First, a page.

I was going to post earlier, but I got sidetracked. It was pretty earlier so Nino and I went for a walk and hooked up with a friend. Then I hauled some wood in before it rained. Then I did a few other chores, then went to visit my neighbors.
Interesting. I was just talking to someone earlier today about how the current state that we're in can be compared to the Great Depression that my grandparents and my parents talked about. I noted that what was different then is that people knew who they were dealing with and people looked out for each other. Now it's all run by commercial conglomerates that don't know any of us from a fruit fly - you don't pay, you're screwed. I mentioned that people could get a job for a day doing anything without having to go through 10 interviews, testing and background checks, and then get paid at the end of the day. As we talked, I thought particularly of my Grandma who took in sewing and cleaned people's houses.
My neighbor asked me if I would hem her husband's pants. While I pride myself on being a decent seamstress, I've never really done that kind of work before. But, why not?! So I did it. When I brought the finished product over, she mentioned that her sister's husband also needed some pants mended. You just never know. Not that this pays the rent, by any stretch, but it's better than nothing at all. It keeps me feeling industrious at the very least. Plus, I felt my Grandma hovering somewhere near and could hear her saying, "Nuh. How 'bout dat?!" While I'd like nothing better than to emulate my Grandma, it always takes me a little by surprise when I do, when I accomplish something that I know was a result of her influence on me.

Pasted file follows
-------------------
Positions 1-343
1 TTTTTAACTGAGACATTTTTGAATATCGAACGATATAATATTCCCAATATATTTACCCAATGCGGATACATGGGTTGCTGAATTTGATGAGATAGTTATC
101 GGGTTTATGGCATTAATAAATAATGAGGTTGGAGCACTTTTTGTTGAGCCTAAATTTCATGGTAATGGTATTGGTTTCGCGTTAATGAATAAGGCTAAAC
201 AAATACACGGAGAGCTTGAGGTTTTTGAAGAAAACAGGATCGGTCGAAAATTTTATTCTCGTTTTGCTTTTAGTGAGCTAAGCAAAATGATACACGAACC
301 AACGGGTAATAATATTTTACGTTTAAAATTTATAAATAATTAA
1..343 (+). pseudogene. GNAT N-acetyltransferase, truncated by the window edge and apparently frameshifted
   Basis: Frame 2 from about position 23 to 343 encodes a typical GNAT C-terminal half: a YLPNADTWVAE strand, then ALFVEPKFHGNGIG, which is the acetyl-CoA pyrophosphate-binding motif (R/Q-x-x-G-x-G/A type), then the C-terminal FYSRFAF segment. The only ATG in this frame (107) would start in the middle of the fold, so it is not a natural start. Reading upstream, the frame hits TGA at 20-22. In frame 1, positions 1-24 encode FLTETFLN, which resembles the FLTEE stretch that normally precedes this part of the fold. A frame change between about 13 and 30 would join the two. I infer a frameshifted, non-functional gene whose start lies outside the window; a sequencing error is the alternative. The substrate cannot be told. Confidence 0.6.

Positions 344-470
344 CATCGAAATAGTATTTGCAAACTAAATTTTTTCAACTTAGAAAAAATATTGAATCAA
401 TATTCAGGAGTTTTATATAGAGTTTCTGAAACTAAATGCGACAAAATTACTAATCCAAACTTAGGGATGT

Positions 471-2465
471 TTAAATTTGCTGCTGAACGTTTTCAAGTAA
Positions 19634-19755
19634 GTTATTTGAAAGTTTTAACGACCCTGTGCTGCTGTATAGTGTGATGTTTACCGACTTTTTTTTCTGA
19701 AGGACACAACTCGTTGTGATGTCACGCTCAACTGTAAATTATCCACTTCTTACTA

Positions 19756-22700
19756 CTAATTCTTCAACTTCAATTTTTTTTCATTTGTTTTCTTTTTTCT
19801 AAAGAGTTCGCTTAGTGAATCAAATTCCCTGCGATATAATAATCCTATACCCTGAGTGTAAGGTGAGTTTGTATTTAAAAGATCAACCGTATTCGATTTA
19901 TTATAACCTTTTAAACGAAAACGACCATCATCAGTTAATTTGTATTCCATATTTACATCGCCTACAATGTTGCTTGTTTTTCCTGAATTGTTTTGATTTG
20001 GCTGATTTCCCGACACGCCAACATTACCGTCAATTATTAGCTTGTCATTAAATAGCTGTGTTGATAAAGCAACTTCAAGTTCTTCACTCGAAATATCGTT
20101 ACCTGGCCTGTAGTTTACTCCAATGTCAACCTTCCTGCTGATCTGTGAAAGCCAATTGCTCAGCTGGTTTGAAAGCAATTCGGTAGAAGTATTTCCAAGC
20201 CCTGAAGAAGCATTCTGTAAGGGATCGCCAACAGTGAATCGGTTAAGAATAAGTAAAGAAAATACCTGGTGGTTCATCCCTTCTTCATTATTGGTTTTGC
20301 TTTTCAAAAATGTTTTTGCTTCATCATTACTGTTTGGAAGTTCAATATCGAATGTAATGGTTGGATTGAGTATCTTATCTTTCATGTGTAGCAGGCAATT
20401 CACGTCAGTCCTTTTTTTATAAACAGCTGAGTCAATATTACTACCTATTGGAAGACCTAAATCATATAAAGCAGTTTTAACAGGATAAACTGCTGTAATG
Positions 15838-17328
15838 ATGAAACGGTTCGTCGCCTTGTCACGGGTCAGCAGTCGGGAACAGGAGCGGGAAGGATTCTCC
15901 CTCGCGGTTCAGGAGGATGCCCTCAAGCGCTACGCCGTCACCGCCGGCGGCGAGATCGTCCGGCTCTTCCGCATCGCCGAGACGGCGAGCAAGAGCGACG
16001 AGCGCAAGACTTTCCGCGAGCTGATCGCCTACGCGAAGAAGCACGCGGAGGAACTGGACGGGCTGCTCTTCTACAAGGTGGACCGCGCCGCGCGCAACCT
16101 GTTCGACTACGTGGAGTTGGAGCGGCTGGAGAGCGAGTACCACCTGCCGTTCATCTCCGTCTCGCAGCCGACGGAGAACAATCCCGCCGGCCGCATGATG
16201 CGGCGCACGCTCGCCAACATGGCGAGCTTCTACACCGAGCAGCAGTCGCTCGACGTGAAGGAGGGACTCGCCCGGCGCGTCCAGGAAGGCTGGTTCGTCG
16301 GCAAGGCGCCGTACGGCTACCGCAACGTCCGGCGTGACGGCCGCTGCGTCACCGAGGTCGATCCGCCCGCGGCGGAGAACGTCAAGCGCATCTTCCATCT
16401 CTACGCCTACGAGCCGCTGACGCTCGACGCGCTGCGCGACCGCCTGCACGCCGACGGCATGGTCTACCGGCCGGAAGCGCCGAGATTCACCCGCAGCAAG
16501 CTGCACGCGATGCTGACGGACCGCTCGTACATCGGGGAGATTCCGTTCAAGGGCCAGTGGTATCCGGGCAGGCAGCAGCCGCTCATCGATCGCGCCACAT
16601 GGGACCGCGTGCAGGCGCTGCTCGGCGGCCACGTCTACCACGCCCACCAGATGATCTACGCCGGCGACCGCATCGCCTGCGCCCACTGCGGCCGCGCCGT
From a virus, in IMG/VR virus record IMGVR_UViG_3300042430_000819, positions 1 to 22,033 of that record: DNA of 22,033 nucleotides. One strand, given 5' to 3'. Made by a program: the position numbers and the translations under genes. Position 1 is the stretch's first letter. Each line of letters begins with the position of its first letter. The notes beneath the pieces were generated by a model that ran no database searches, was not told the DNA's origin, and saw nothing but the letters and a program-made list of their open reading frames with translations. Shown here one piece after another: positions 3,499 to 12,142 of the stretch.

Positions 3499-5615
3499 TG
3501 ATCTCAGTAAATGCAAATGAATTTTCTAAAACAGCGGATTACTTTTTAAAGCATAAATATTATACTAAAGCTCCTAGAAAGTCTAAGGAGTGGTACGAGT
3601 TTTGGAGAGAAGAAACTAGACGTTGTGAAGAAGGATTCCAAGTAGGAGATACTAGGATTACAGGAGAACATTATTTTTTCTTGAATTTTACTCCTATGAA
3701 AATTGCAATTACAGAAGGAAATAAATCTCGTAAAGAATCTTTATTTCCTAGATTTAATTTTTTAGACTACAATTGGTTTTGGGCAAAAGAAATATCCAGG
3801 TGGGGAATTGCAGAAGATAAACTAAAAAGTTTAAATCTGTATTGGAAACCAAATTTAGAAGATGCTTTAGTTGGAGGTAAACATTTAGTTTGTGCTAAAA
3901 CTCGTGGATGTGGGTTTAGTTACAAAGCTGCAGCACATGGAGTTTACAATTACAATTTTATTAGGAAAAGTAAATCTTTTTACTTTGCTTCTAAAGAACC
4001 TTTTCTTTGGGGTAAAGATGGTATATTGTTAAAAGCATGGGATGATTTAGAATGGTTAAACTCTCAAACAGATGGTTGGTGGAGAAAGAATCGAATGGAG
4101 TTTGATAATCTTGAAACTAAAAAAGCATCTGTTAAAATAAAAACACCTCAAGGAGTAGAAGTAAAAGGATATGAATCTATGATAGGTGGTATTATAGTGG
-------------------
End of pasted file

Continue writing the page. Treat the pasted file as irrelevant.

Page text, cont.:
I recall all the times in my youth that I'd ask her to fix something for me... mend a zipper, hem a skirt, alter a shirt... and my Mom used to save all the family mending if she knew Grandma was coming to visit. The woman, along with so many other unlauded abilities, was such a skilled needle worker. I used to be so envious of the way she'd sew by hand, without even seeming to concentrate much, and her stitches were perfect. She could mend almost anything.
I don't think Grandma was ever aware that she was teaching me, except for the time I asked her to teach me how to cook Hungarian. The rest of the time, she was just being. I know if I could sit with her today and point out all of the lessons and skills that she passed to me, she'd be utterly humble about it. She'd pass it all off with a wave and use her classic, "Oh... vell...."
I wonder what we teach others without knowing. I wonder what we give each other just by being. We don't always get to know, but it's worth being aware and vigilant, don't you think? I do.